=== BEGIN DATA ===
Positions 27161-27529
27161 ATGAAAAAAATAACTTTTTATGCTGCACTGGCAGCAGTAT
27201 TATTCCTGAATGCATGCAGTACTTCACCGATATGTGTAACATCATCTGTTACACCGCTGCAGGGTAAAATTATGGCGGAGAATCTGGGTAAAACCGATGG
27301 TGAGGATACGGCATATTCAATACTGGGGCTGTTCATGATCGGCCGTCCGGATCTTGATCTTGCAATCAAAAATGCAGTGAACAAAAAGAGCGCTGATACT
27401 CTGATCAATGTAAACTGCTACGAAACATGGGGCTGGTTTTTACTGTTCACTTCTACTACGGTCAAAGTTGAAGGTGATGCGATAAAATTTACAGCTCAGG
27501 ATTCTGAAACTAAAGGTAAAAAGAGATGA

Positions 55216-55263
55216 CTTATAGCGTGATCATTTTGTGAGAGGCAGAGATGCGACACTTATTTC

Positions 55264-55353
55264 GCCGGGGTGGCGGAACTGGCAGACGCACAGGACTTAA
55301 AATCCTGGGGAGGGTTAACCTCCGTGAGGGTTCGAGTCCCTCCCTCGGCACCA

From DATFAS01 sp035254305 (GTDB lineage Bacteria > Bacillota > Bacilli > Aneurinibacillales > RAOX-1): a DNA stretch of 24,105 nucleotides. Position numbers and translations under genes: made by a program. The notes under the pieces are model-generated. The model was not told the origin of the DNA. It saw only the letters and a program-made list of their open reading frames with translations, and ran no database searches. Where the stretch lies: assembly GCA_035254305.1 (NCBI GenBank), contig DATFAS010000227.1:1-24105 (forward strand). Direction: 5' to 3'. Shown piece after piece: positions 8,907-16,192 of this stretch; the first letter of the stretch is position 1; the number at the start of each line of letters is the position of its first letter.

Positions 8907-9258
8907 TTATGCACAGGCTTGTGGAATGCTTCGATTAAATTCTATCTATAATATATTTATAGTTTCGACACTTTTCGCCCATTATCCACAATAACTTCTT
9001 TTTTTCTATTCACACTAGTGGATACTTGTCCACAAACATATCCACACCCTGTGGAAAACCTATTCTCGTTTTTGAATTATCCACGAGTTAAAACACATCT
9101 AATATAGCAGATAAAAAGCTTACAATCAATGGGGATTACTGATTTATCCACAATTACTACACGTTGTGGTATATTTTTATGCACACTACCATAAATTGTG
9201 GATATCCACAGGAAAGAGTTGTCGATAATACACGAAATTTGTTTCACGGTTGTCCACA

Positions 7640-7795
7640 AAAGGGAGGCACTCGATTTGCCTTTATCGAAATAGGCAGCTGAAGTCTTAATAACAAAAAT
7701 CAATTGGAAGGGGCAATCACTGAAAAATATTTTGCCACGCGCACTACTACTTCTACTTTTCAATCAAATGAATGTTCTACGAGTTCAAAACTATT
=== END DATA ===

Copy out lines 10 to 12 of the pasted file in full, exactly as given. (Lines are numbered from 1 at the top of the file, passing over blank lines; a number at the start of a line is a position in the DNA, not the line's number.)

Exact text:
55264 GCCGGGGTGGCGGAACTGGCAGACGCACAGGACTTAA
55301 AATCCTGGGGAGGGTTAACCTCCGTGAGGGTTCGAGTCCCTCCCTCGGCACCA

From DATFAS01 sp035254305 (GTDB lineage Bacteria > Bacillota > Bacilli > Aneurinibacillales > RAOX-1): a DNA stretch of 24,105 nucleotides. Position numbers and translations under genes: made by a program. The notes under the pieces are model-generated. The model was not told the origin of the DNA. It saw only the letters and a program-made list of their open reading frames with translations, and ran no database searches. Where the stretch lies: assembly GCA_035254305.1 (NCBI GenBank), contig DATFAS010000227.1:1-24105 (forward strand). Direction: 5' to 3'. Shown piece after piece: positions 8,907-16,192 of this stretch; the first letter of the stretch is position 1; the number at the start of each line of letters is the position of its first letter.